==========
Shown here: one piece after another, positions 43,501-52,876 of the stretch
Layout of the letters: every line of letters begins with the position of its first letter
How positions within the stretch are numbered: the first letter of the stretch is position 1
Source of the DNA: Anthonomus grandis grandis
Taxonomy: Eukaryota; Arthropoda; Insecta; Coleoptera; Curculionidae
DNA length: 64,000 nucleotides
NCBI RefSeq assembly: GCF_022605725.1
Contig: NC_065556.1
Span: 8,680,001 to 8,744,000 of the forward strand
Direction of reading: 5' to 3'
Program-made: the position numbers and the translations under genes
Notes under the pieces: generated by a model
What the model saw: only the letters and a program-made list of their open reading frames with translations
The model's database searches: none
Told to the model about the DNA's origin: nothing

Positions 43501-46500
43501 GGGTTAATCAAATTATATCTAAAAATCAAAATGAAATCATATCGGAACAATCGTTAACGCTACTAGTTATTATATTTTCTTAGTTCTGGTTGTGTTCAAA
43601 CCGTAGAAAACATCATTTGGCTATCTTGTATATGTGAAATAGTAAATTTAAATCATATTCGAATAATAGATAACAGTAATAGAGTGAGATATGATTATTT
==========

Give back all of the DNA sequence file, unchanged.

Shown here: one piece after another, positions 43,501-52,876 of the stretch
Layout of the letters: every line of letters begins with the position of its first letter
How positions within the stretch are numbered: the first letter of the stretch is position 1
Source of the DNA: Anthonomus grandis grandis
Taxonomy: Eukaryota; Arthropoda; Insecta; Coleoptera; Curculionidae
DNA length: 64,000 nucleotides
NCBI RefSeq assembly: GCF_022605725.1
Contig: NC_065556.1
Span: 8,680,001 to 8,744,000 of the forward strand
Direction of reading: 5' to 3'
Program-made: the position numbers and the translations under genes
Notes under the pieces: generated by a model
What the model saw: only the letters and a program-made list of their open reading frames with translations
The model's database searches: none
Told to the model about the DNA's origin: nothing

Positions 43501-46500
43501 GGGTTAATCAAATTATATCTAAAAATCAAAATGAAATCATATCGGAACAATCGTTAACGCTACTAGTTATTATATTTTCTTAGTTCTGGTTGTGTTCAAA
43601 CCGTAGAAAACATCATTTGGCTATCTTGTATATGTGAAATAGTAAATTTAAATCATATTCGAATAATAGATAACAGTAATAGAGTGAGATATGATTATTT